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  • Provenance

    Galerie la B.A.N.K, Paris; Private Collection, Paris

  • Exhibited

    Paris, Centre d’art Contemporain d'Istres, Ecrans Noirs, October 27 - December 20, 2005; Paris, Galerie la B.A.N.K, Tête Dure, June 1 - September 2, 2006

  • Catalogue Essay

    A vast mural composition, Ecran noir appears to be a large-scale painting yet is conceived from hundreds of VHS cassettes. These cassettes, in a departure from their characteristic usage, are transformed into decorative elements, creating a work that upon first inspection rings back to the geometric compositions of concrete or minimalist art.  In accordance with these principals, the elements of motif repetition and the economy of means are prevalent throughout the present work. However what makes both the artist and the work so strong is the direct challenge Ecran noir brings to the basis of concrete art, namely that art should not symbolize or represent anything further than what we see.
    Ecran noir benefits from an intentional ambiguity between a plastic vocabulary borrowed from minimalism and the artist’s choice to use VHS cassettes. Placed side by side, these ordinary and seemingly banal objects, project upon the viewer a wall of archaic relics of yesterday’s technology which have been rendered obsolete in today’s world.  These cassettes once conveyed images, sounds and information and were tools of communication. Today they have become known as tools of propaganda or extremist threats. They comment on the violence and terror that are hidden within this wall of images that the viewer cannot see but can only imagine or fear. The elusive content of these cassettes are disquieting signs of an old world which stands in direct contrast to the minimalism of their appearance.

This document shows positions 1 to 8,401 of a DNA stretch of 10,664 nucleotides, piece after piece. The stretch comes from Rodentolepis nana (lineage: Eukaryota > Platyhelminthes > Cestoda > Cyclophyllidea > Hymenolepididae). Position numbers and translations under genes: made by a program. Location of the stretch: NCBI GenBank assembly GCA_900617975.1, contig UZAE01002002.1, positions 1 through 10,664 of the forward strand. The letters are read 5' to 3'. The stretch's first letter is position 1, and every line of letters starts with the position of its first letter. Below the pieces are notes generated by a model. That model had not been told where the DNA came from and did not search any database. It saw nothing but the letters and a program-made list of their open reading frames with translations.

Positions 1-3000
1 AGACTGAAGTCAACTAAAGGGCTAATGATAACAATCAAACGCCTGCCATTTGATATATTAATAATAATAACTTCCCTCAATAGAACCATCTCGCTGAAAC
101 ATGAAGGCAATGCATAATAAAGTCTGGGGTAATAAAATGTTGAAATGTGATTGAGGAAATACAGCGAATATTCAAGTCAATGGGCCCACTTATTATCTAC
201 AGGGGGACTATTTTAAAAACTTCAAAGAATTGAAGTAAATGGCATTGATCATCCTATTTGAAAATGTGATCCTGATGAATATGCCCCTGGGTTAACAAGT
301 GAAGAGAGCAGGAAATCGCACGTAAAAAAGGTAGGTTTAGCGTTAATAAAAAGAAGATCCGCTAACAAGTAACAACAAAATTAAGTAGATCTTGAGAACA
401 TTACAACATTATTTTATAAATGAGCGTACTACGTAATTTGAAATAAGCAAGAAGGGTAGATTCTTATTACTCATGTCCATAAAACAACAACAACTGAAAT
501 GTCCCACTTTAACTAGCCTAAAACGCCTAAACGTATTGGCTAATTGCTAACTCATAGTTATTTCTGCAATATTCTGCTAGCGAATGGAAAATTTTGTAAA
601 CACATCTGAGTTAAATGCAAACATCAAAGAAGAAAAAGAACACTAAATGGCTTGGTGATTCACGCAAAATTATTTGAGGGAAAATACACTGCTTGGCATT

Each individual cassette projects its own cinema, its own anxieties, its own secular fears and fantasies. The work comments on the power of images, from ones we have seen to ones we only think we have seen, from images we are shown to those that we interpret. The semiotic value of this wall of objects (and hidden images) is compounded by the fact that media images can often be visual decoys. This powerful work serves to reinforce the artist’s inquiry into the degree of reality and the level of truth found in each individual image.
    (Adapted from Marie Deparis’ 2007 essay on the artist’s website)


Ecran Noir N°1

420 VHS video cassettes. 
81 1/2 x 155 1/2 x 1 in. (207 x 395 x 2.5 cm).
This work is unique.

$30,000 - 40,000 


June 24 2010
New York